The surname name Chedgzoy does have many spellings but all mean the same and come from one original source.


There is a lot of discussion going on regarding the true meaning of the name. It is without doubt Anglo Saxon in origin. One train of thought is that it has a literal translation of Land Sea Under. One other possible meaning is from the Anglo Saxon Cedd–the island–of a man named Cedd. More research is needed to find out which train of thought is correct.

In the county of Somerset in England there is a small hamlet called Chedzoy, this is based within the Somerset levels and is below sea level. The area is prone to annual flooding and the village may just be high enough to become an island during the wet seasons.

However since writing the above a Mr Nigel Chidgey has come to light. His research in his name has provided us with a very good explanation of how the village became named Chedzoy.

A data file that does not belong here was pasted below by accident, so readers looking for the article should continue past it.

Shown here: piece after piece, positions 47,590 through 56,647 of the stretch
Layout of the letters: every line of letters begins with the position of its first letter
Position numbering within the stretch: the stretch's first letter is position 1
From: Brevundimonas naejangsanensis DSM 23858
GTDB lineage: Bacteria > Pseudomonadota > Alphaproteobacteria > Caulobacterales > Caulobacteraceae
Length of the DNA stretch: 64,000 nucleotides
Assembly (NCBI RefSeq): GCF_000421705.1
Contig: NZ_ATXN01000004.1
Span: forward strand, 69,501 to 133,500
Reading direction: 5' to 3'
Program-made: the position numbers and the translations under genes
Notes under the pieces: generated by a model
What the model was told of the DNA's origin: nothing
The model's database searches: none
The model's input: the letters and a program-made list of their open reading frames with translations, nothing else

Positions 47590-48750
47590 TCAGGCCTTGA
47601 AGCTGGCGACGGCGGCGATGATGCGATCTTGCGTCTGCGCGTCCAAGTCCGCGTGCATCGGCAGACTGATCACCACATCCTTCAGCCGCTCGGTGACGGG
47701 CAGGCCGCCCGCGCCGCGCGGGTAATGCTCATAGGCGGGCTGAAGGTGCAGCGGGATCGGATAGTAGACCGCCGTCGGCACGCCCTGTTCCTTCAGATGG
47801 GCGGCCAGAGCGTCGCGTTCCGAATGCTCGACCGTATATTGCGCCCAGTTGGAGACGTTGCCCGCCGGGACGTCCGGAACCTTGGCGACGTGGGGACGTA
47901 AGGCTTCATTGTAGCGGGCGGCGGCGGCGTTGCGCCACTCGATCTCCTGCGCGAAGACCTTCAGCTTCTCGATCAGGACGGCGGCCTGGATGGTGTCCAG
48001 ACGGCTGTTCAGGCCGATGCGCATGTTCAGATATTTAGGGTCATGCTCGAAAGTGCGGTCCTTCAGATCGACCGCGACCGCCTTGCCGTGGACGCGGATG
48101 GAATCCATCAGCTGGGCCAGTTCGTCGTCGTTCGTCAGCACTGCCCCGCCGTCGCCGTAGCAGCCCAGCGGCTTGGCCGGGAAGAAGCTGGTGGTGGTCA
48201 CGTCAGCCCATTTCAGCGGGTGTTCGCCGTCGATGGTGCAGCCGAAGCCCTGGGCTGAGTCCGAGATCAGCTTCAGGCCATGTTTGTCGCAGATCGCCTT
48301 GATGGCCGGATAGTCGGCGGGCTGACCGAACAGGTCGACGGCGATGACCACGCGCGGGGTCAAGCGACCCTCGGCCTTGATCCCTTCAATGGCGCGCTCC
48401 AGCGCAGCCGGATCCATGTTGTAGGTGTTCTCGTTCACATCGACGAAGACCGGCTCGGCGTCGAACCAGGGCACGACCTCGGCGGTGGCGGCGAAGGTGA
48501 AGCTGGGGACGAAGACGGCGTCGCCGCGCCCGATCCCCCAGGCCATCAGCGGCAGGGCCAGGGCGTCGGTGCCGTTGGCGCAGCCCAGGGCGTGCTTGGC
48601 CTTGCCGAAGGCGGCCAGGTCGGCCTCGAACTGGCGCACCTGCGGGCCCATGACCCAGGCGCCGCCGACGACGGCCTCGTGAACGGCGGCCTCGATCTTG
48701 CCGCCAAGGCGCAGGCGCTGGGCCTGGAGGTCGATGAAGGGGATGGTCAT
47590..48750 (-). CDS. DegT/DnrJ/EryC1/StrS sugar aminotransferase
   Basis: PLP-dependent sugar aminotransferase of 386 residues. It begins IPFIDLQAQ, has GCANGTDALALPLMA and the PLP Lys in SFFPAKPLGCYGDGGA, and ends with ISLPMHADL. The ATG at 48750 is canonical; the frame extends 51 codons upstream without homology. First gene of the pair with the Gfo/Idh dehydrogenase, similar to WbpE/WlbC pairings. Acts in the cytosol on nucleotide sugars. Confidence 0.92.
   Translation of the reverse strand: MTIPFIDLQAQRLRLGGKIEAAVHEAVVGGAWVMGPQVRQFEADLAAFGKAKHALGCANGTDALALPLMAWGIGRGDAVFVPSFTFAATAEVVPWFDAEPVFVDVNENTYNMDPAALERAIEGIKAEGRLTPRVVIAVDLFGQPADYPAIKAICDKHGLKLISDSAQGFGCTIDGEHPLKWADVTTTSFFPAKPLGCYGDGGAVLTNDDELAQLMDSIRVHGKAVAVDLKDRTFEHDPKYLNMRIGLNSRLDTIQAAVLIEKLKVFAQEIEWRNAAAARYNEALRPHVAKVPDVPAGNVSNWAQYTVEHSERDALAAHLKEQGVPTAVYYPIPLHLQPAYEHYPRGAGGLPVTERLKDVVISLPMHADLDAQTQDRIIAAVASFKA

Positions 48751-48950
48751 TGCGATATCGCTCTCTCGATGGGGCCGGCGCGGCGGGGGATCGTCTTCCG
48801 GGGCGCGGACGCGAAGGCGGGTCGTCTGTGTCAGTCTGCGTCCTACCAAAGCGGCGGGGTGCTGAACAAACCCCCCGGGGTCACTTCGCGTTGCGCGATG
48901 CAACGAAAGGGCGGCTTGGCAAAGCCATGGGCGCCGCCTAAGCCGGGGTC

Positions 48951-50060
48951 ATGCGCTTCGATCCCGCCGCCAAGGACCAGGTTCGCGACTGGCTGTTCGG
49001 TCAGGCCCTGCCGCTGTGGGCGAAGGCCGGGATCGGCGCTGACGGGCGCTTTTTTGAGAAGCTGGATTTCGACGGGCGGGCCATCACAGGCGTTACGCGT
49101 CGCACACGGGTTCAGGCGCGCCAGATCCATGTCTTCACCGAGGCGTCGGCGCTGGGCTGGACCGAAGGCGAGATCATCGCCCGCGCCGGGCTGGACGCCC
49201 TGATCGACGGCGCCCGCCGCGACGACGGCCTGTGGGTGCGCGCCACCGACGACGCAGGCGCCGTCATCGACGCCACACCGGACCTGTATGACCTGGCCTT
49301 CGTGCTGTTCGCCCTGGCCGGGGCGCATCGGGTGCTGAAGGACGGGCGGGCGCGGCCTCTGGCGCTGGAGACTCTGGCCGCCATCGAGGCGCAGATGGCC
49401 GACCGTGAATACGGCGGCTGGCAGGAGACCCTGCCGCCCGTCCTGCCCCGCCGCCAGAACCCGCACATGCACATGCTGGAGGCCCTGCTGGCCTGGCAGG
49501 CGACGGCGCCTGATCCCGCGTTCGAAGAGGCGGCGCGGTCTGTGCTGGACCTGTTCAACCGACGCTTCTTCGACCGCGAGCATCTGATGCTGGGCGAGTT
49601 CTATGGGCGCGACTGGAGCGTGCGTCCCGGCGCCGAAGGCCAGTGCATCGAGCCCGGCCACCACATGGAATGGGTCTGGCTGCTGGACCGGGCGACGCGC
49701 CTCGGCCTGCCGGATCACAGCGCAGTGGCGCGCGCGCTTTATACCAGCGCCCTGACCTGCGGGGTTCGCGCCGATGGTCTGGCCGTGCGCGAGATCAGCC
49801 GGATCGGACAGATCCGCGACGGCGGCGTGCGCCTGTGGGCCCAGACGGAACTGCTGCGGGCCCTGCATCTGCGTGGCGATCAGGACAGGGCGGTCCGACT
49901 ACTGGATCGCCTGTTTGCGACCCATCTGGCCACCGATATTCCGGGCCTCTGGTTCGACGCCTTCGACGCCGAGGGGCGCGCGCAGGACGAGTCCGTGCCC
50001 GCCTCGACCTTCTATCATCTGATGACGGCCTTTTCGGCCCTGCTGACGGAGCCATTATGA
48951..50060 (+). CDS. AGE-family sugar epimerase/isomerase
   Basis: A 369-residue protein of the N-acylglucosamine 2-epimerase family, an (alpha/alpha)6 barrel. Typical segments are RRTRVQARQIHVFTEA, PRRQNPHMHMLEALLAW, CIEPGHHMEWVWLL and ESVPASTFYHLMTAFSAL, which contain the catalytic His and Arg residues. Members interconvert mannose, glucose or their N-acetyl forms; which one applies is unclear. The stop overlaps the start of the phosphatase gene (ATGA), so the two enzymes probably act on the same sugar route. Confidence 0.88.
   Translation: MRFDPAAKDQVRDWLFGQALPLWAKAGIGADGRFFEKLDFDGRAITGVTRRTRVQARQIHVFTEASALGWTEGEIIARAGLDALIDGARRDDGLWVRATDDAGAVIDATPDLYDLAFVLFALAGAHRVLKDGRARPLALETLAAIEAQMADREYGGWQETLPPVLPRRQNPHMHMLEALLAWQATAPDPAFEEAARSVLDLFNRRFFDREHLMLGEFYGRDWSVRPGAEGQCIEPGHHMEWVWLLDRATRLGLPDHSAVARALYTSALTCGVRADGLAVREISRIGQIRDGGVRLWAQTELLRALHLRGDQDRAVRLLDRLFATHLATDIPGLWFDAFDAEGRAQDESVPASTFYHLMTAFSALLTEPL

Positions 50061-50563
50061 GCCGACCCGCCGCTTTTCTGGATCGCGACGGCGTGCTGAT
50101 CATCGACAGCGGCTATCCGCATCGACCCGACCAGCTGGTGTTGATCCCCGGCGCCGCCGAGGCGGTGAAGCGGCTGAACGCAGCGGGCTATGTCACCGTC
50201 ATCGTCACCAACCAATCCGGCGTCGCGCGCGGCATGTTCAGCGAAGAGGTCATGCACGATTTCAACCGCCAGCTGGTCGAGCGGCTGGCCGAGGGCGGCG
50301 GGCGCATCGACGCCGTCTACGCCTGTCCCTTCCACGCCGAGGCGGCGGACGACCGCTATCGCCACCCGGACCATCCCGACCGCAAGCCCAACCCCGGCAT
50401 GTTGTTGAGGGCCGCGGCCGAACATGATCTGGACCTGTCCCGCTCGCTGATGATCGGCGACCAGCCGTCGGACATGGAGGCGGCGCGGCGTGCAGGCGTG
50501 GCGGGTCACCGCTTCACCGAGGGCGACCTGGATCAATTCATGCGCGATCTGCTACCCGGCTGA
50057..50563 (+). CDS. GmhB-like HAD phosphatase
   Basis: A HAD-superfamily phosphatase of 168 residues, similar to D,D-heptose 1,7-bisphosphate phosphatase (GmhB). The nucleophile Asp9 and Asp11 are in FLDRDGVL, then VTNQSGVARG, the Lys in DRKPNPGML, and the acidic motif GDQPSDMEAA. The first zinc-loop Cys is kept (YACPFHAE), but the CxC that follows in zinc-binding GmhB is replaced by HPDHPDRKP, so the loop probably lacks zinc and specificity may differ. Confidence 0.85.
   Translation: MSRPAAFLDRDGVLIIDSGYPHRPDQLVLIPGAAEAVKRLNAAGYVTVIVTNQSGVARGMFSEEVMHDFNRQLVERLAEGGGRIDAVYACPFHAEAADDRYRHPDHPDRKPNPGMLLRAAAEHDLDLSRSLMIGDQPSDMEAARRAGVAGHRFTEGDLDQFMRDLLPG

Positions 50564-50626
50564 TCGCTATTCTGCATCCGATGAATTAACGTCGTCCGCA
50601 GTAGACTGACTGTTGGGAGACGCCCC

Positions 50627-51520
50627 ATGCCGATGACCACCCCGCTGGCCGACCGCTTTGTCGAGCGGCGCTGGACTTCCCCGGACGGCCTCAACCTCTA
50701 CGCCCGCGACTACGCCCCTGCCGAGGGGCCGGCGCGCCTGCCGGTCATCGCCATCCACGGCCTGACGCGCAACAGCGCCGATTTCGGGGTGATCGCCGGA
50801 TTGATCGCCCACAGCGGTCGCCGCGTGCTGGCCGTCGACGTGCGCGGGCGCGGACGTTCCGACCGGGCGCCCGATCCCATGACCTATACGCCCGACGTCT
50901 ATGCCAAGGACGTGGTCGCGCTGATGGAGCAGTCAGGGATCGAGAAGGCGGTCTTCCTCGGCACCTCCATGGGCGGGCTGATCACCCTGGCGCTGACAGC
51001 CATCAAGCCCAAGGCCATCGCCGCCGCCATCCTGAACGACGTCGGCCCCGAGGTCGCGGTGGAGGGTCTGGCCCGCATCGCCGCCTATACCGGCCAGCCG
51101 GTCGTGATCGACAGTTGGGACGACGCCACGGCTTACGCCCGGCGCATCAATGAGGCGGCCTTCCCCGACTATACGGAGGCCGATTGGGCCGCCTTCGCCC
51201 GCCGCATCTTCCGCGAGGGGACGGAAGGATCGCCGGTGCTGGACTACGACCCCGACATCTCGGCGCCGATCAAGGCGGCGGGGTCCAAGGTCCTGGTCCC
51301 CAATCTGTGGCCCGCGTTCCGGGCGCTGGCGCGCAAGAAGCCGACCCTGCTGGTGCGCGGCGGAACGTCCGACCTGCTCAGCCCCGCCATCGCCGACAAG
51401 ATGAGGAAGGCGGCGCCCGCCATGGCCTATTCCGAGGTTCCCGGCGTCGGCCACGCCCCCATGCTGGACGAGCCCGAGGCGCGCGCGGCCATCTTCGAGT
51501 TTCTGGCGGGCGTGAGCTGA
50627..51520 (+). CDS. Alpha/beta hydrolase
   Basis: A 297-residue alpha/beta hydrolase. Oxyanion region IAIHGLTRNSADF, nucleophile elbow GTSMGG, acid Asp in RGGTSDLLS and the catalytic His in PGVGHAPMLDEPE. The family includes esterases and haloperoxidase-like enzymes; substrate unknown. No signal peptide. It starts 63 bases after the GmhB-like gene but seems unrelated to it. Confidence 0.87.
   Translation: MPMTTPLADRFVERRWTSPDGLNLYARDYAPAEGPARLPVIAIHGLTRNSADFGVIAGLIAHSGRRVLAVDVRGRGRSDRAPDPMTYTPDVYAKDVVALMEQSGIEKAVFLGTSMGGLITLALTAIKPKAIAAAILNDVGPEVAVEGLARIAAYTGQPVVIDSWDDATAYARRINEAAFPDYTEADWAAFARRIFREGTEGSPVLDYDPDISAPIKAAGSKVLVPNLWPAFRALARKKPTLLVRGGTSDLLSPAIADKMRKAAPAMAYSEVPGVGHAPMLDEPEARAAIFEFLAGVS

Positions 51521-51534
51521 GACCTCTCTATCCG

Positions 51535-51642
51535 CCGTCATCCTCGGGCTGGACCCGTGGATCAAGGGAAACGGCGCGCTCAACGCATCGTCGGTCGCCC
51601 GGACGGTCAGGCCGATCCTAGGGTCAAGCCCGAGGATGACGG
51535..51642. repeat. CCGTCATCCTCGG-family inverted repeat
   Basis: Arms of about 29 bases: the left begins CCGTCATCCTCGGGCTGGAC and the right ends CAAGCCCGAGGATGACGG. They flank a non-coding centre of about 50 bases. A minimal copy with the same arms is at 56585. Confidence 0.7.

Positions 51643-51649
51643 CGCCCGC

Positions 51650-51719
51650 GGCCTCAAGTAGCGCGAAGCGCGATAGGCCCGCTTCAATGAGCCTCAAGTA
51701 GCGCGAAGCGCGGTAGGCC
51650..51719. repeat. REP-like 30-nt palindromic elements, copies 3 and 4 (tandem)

So the research will continue and debates will get heated and if I find out the true meaning I will post it here.

So why the variants?

This is simply because most people could not read or write, it would have been down to the Church Curates and Clerks to write into the records for births deaths and marriages the names of the parishioners. If the person had moved away from the area of Somerset then this would have been made even worse for the poor old Curates. The variants are his best guess of the spelling and it can even change throughout the life of the person.

I have ended up with a G in my name which makes it so difficult for people to spell. Ched (silent G) zoy. This can be even worse when people try to pronounce the name. This does not however mean that I am not related to Chedzoy’s or Chedsey’s it just means that you have to go further back to find the link. Today most people can read and write so the spellings remain with them for life and their children will also be correctly spelt.

It would appear that I can thank the Curate who married John Chedzoy to Ann Chedgzoy (his cousin) in 1821 for my spelling as this is the first time the G is spotted within parish records. All family trees seem to end up in one village Stoke St Gregory in Somerset.